"I can't get my arms around the lack of a human element," says Sanford Ring, general counsel of Hino Motors Manufacturing U.S.A. Inc., a Toyota Motor Corp. truck subsidiary. Without testimony or face-to-face interaction, it can be difficult to evaluate the credibility of either side of a business dispute, he says. "The credibility aspect is very important."


http://online.wsj.com/article/SB10001424052970203633104576620902874...

Hello,

So does that mean one can only trust what one can see? Is credibility only possible through physical presence?



Jillian Marullo said:

This article is not about Open Space, but it is an interesting recent article on GE's implementation of ODR.

 

"I can't get my arms around the lack of a human element," says Sanford Ring, general counsel of Hino Motors Manufacturing U.S.A. Inc., a Toyota Motor Corp. truck subsidiary. Without testimony or face-to-face interaction, it can be difficult to evaluate the credibility of either side of a business dispute, he says. "The credibility aspect is very important."


http://online.wsj.com/article/SB10001424052970203633104576620902874...

Interesting. I don't think Ring things credibility is impossible without face-to-face contact, only more difficult to evaluate.

 

I think the computer can provide parties with essentially a really good poker face, something to hide behind. People may find it harder to trust when they are solely interacting with a computer screen, without the element of human interaction. It may be harder to evaluate the truthfulness of a statement when the person typing it has time to alter their words and phrasing, rather than a person who blurts out a statement in the presence of others. We instinctively read faces to interpret the intent and meaning of one's words, and this ability is lost in online communication.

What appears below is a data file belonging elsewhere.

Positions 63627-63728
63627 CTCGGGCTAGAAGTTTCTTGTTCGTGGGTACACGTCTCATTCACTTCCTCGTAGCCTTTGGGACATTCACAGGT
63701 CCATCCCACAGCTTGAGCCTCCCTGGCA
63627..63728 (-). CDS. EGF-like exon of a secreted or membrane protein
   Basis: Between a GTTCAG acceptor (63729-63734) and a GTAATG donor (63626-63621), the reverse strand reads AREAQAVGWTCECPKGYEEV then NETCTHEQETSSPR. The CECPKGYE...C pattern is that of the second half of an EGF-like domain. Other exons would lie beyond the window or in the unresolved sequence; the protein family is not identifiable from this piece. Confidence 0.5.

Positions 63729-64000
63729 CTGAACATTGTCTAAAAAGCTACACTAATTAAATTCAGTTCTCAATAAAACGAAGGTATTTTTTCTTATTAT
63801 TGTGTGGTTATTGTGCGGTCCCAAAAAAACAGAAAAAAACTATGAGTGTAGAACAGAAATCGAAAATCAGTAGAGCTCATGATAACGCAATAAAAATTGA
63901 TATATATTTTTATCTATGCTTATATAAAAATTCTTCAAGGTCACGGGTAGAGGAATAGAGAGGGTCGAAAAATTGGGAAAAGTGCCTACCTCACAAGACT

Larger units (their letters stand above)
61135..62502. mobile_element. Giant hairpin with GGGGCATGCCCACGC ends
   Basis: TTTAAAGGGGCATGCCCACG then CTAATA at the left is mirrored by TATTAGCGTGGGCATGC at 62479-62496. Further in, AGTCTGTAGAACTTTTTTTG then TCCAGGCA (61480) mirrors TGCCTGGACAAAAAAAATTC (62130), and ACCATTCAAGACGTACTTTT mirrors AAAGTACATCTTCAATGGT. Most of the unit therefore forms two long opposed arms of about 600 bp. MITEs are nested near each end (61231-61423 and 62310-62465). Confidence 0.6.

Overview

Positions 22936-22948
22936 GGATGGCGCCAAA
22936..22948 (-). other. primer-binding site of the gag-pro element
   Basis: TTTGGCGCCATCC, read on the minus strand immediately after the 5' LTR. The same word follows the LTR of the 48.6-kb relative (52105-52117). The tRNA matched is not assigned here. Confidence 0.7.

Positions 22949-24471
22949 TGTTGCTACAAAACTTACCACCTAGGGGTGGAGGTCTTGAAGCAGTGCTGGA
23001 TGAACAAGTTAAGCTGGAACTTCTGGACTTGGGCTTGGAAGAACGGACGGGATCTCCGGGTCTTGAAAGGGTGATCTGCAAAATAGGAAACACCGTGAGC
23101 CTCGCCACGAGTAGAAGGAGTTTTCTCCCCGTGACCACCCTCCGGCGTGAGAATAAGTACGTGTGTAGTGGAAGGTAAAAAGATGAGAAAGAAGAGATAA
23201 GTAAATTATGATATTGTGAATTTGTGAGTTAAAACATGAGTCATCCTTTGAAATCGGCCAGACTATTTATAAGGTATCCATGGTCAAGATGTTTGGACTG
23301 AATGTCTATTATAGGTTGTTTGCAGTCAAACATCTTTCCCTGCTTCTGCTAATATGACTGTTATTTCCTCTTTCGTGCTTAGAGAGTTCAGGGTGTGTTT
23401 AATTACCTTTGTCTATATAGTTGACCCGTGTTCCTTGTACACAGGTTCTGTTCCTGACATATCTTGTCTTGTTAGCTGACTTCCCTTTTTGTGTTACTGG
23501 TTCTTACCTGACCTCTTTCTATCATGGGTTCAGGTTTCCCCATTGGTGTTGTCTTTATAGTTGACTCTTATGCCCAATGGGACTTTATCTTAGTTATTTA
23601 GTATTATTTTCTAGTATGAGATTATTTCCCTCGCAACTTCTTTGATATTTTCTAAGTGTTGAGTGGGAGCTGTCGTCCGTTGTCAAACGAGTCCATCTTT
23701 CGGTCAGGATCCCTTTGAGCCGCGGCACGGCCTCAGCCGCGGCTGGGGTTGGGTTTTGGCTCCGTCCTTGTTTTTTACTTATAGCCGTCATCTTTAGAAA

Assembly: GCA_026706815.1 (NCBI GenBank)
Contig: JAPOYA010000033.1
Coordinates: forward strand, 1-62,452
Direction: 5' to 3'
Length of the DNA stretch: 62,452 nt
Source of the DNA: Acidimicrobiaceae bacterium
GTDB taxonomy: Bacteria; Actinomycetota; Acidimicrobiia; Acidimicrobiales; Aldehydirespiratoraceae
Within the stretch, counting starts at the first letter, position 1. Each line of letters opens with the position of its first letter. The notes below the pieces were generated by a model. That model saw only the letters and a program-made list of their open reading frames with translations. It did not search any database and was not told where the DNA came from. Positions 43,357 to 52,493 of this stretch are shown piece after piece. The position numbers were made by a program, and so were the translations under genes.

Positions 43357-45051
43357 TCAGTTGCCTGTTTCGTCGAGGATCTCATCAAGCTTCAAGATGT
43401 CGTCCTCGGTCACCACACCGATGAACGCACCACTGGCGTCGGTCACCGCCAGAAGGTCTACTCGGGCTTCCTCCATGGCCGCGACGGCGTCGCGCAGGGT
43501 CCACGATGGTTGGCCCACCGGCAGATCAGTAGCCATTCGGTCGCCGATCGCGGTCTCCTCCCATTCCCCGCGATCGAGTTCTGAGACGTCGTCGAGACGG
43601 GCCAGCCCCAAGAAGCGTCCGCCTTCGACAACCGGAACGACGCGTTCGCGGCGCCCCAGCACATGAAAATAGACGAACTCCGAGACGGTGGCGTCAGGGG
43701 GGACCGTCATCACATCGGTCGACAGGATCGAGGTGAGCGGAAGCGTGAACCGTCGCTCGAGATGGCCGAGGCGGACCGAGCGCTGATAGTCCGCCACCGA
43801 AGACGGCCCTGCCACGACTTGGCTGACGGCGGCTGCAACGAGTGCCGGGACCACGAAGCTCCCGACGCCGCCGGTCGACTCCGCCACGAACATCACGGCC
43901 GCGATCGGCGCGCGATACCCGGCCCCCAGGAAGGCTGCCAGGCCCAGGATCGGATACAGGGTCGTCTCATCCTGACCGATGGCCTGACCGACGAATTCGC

Additionally, the emotional aspect may be lost through online communications, as the opposing side is unable to see the anguish the other side may be going through, instead viewing them as just another username or number in a series of mundane complaints.

I agree! What do the others think?
Hi! The face to face component in negotiation - and every meeting is a negotiation - is very important as the body signals convey very rich info. Online one may miss, for instance, the contradiction between what is conveyed by a written post and the physical info. Example - if I say "I agree" here you do not know if my body is closed and tense - conveying the meaning that in fact I do not agree at all. One would miss that sort of meening in a online OS ...